Letters: Wednesday, April 02, 2008
A D V E R T I S E M E N T
A D V E R T I S E M E N T

Help for the East Side
To the editor: I just finished reading your article about activism on the East Side of Fort Worth (“The East Side Comes Out Swingin’,” March 26, 2008). I have been a resident of East Fort Worth for about three years and have lived in Fort Worth for four years. Having moved here from Washington, D.C., my family and I found the tree-lined streets of Bentley Village on the East Side very attractive. We have always wondered why there is such a lack of quality retail and why there is such a blatant lack of attention to the East Side. The article was very enlightening.
I am interested in contacting some of the community associations and would like to get more actively involved in helping to bring desirable commerce, retail, and restaurants to the east side of town. At this juncture, Arlington and Hurst get the majority of the money I spend in stores because there is nothing in my neighborhood worth going to except Wal-Mart (of which I am not a fan) and Lowe’s.
Lydia Cole
Fort Worth

New Old Café
To the editor: The writer of your Static column evidently is having a hard time finding a local coffeehouse (“No More Pours at the Panther,” March 19, 2008). I can direct him to one that isn’t new but is now under new ownership. Starting this month, the Gallery Art Café will be open from 7 a.m. to 4 p.m., serving breakfast and lunch — and coffee, espresso, lattes, and mochas.
This was originally the Coffeehouse Gallery Cafe at 609 S. Jennings St. It has changed its name but still has the coffee. We also display art from local artists, much of which is for sale if an admirer wants that masterpiece to put on his or her wall. You can also pick up the latest Fort Worth Weekly there or just bring your laptop and use our free wireless internet while you sip on your latte.
R. L. Perry
Fort Worth

Good Growth or
Bad Welfare?
To the editor: A few years ago, after the taxpayers bailed out New York City as it was bankrupt, the entire state became a welfare state. New York adopted a welfare statute that made it the most attractive to welfare recipients. Hence, migration to New York.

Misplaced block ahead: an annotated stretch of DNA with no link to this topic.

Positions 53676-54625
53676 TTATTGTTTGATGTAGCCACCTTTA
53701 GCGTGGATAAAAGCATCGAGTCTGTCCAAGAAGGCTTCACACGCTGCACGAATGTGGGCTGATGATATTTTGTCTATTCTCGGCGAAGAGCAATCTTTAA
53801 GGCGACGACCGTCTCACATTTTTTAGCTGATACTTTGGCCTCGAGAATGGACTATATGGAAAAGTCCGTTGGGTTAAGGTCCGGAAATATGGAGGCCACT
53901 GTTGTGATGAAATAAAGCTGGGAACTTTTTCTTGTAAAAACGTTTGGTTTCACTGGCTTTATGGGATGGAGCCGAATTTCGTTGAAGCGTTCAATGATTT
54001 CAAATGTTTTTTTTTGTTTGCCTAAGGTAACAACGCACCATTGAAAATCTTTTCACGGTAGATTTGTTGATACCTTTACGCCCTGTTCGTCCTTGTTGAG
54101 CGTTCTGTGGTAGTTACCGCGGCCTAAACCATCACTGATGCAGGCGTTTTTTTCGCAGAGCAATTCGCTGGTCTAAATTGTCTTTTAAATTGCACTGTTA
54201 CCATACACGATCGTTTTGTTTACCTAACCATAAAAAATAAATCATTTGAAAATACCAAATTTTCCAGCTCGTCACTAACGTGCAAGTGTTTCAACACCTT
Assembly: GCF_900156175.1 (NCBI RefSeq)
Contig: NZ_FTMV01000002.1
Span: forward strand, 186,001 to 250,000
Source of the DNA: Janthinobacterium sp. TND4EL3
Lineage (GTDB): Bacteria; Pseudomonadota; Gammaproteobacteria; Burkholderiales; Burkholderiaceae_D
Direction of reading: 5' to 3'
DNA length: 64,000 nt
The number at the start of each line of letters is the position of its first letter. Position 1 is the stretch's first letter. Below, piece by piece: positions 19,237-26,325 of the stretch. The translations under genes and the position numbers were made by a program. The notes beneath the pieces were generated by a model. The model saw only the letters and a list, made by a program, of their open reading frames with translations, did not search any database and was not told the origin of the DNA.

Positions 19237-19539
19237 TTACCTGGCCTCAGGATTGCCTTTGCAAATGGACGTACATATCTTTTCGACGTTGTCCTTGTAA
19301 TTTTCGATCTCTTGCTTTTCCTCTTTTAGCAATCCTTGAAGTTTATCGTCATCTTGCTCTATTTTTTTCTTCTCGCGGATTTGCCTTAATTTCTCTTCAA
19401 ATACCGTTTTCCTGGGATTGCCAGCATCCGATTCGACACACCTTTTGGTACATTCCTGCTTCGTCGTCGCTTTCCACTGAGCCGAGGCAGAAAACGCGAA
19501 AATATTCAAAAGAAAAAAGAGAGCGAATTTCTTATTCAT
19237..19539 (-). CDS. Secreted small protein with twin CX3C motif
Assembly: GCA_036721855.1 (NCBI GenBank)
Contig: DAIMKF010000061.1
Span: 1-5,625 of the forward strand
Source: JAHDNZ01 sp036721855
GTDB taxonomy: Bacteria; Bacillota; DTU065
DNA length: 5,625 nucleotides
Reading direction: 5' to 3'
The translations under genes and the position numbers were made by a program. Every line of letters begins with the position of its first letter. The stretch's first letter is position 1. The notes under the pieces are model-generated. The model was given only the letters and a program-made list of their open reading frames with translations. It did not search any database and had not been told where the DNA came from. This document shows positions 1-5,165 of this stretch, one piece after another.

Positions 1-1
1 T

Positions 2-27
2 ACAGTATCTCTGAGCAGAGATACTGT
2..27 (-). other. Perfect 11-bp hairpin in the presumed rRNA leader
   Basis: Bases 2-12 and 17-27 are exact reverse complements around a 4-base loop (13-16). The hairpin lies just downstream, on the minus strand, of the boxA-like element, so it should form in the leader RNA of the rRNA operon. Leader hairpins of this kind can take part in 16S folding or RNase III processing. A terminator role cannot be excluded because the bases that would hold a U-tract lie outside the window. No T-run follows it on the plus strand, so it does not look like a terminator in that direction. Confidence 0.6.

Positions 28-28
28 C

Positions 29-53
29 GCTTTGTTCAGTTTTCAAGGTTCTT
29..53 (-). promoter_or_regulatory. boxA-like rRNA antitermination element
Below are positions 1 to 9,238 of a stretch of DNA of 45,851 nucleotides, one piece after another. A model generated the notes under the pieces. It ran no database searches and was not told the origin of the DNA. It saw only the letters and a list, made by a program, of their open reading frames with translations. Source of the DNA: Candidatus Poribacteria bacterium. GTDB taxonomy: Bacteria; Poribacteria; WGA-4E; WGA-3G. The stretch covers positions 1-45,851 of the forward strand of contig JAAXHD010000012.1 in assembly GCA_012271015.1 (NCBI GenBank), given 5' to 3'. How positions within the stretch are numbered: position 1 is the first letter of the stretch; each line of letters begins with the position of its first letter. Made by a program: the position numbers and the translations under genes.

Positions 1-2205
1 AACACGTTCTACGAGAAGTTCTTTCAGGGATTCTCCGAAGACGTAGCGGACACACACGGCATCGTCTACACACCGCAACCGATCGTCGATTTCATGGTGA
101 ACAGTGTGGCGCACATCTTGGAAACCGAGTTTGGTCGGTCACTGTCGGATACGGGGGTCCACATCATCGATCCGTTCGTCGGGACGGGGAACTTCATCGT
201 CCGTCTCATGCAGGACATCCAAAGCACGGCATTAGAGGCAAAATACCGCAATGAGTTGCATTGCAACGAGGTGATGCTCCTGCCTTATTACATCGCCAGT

Hillary Clinton even changed her residency to New York and was elected senator there as she promised even more welfare — and delivered. Now she wants to make the U.S. a socialist country, and her opponent is no better.
And what about corporate welfare? Mike Moncrief, Kay Granger, and others favor continued “earmark” pork-barrel spending (“Mighty Stream of Money,” Feb. 7, 2007), lobbying, bribery, whatever you want to call it, and we have a mass migration to the Metroplex.
Is that all good? We are so crowded now that we can’t travel from point A to point B on our expressways, which have turned into parking lots. As we sit in traffic breathing carbon monoxide and shooting at others in the stalled traffic, we should wonder — do we really need more creatures on our anthill? Should we give more tax abatements (corporate welfare for business) or earmark more taxpayers’ money to dreamers from Vancouver and other parts of the world?
Jack O. Lewis
Haltom City

Comedy Act
To the editor: The Weekly’s “On Second Thought” column by freelance writer E. R. Bills, headlined “Shoulda Known Better” (March 12, 2008), was enlightening in regards the polarization going on in this presidential campaign. This election year has several unprecedented “firsts”: We have three incumbent U.S. senators in the race, including a woman, an African-American, and a seasoned senior. In this march to the White House, all have negative attributes, but to single out Hillary’s malfunctions and lackadaisical actions or responses doesn’t lessen her competency.
We could have another first: If we get a Clinton-Obama or Obama-Clinton ticket and they get elected, we’d have the first comedy act in the White House, because, to date, these two contestants are auditioning and running their campaigns to fit that DELETE.
Amber Frey
Fort Worth





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